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Designed to Sell

Big-name designers take over resort residences in the name of cosmopolitan comfort in the high country



When the Ritz-Carlton, Lake Tahoe approached San Francisco designer Jay Jeffers to outfit a few of its new luxury residences—a sort of “Million Dollar Decorators” version of home staging—the owners had just one unwavering guideline: “We wanted the furnishings to be so beautiful, people would be tempted to steal them,” says Stuart Cramer, president of the Kennedy Wilson residential investment group, which owns the property.

Naturally, this kind of modus operandi is a designer’s dream. However, to appeal to the Ritz’s desired demographic—young active families who would make use of the slopes right outside their door—going the route of rustic mountain lodges felt a bit too traditional. “We went for understated
elegance and lots of cool factor,” Jeffers says.

The Ritz-Carlton Residences, Lake Tahoe, Jeffers Design Group

The designer decked out the three model units—sun-bright rooms with 20-foot ceilings and IMAX-quality views of the Sierra Crest and Martis Valley—with graceful upholstered seating, contemporary wool rugs (no bear skins) and industrial lighting (chains and orbs, no rawhide lampshades). “Cool factor” took the form of, among other things, wallpaper by Andrew Martin that cheekily depicts a stack of firewood and chalkboard walls emblazoned with fun campfire sketches. The color palette isn’t typically of-the-mountain, either: Gray, rather than brown or beige, was the baseline neutral (“It works better with Tahoe light,” explains the designer), with vibrant interjections of red and orange.

True to Cramer’s wishes, everything—from the modern art on loan from Dolby Chadwick Gallery in San Francisco to the striking charred-wood coffee tables to the design ideas themselves—is worthy of thievery. So far, nearly 40 percent of the residences have sold, which isn’t too shabby considering the 23 units, priced from $1.25 million to $5 million, were placed on the market within the last year.

Four Seasons Private Residences, Vail, Slifer Designs

“Jeffers’ residences represent an evolutionary change in the industry,” says Cramer. To wit, designer tableaus are popping up in luxury resorts all over the country. Eddy Doumas of Avon, Colorado-based Worth Interiors put his touch on the Ritz-Carlton Residences in Vail, and award-winning Slifer Designs in Edwards, Colorado, primped a space at the Four Seasons Private Residences, also in Vail. The relationship between hotel and designer is a symbiotic one, notes New York- and London-based designer Philip Gorrivan, whose work can be seen at the Montage Residences in Deer Valley, Utah.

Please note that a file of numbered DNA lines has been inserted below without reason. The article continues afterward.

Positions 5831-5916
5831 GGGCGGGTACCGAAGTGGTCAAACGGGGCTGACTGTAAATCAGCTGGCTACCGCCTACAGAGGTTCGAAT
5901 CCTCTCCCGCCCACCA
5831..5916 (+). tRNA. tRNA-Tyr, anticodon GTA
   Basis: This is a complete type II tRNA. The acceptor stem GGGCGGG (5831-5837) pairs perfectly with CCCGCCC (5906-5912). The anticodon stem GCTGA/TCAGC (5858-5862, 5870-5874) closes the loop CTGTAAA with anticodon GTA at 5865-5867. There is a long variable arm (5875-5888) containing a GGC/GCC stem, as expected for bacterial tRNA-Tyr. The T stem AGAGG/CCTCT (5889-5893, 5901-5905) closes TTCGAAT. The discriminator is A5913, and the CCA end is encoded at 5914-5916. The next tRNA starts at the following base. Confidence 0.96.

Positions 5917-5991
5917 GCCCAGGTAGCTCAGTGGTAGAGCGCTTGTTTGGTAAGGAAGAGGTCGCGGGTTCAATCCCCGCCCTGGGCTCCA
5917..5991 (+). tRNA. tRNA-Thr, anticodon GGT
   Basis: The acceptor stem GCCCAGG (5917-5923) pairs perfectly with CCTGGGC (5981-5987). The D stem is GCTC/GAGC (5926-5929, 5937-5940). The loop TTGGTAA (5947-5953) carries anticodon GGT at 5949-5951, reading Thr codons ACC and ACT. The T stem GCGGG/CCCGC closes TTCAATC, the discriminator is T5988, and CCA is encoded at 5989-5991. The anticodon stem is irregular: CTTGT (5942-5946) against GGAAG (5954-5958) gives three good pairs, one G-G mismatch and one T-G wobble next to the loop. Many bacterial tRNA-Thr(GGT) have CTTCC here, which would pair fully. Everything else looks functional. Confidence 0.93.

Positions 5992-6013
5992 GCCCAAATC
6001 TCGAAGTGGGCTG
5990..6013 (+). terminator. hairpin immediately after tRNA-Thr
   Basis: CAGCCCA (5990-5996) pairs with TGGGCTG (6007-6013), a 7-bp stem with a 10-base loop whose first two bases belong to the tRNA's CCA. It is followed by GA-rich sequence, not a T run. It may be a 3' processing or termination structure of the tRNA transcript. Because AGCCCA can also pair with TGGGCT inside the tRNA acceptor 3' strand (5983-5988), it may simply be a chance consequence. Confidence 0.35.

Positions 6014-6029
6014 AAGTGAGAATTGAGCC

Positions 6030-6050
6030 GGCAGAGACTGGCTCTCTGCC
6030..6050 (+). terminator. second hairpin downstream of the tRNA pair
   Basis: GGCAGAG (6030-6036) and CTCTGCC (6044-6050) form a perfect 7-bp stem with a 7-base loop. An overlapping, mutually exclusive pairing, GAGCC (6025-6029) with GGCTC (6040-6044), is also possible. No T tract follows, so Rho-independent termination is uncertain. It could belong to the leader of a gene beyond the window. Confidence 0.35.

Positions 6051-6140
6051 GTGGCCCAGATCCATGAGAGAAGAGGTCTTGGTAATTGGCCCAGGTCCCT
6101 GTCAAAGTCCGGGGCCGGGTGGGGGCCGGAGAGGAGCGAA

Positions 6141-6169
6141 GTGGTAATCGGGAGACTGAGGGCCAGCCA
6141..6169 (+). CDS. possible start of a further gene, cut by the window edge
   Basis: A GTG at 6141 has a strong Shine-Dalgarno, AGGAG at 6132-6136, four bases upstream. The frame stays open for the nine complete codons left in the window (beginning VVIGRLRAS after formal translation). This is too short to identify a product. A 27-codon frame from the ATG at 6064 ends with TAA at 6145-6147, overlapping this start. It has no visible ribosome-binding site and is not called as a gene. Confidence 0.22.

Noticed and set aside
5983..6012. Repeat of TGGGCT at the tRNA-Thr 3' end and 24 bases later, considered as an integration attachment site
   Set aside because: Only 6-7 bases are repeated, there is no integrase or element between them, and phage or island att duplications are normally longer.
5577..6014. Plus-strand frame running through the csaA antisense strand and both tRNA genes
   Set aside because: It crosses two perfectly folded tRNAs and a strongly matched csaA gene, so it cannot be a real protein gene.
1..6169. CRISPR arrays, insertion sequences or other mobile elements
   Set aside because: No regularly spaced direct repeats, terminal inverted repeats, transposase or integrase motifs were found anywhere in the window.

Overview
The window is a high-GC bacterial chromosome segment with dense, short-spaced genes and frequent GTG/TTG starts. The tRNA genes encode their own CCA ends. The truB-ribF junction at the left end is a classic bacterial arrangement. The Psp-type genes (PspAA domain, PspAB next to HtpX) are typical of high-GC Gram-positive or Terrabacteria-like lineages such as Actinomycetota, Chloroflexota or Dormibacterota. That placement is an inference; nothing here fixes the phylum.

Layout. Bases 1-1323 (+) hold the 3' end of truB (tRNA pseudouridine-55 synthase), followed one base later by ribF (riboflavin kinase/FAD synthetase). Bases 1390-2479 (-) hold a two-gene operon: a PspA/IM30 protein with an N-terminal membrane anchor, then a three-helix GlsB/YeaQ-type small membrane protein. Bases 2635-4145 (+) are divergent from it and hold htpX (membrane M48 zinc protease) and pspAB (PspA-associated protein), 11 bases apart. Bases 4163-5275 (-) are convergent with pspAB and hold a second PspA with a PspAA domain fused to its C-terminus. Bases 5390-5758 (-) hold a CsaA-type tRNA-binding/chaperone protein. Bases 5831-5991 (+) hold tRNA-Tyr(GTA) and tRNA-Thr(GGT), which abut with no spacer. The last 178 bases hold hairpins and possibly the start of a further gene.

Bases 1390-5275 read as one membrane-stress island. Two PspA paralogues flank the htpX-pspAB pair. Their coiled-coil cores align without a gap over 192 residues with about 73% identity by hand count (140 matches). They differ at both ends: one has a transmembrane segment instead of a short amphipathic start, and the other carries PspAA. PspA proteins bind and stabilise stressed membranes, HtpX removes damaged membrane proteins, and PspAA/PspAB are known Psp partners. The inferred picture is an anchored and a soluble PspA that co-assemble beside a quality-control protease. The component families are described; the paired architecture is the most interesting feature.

Montage Residences, Deer Valley, Philip Gorrivan Design

“The hotels benefit from the alchemy that designers can create,” explains Gorrivan, who collaborated with Ali Pincus, co-founder of the home-design flash sale website One Kings Lane, on what they dubbed a “high-altitude chic” space. “And designers have an opportunity to showcase their work to a larger audience with the hope that more opportunities develop in the future.”

In this case, Gorrivan got his wish. Within weeks of completing the design—think East Coast sophistication (classic furniture silhouettes, grown-up color scheme) meets the western frontier (Hopi prints in the family room, cactus wallpaper in the master bath)—the home sold to a Los Angeles family, who subsequently hired Gorrivan to infuse the space with their personal touches. Jeffers, too, has signed on new clients who admired his work at the Ritz.

Liza Salowey, marketing manager at the Montage Residences Deer Valley, isn’t surprised. “Buyers are moving away from the ‘lodge’ standard of snowshoes mounted on the wall,” she says. “The designer approach ensures the home is one of a kind.” 

The Ritz-Carlton Residences, Vail, Worth Interiors

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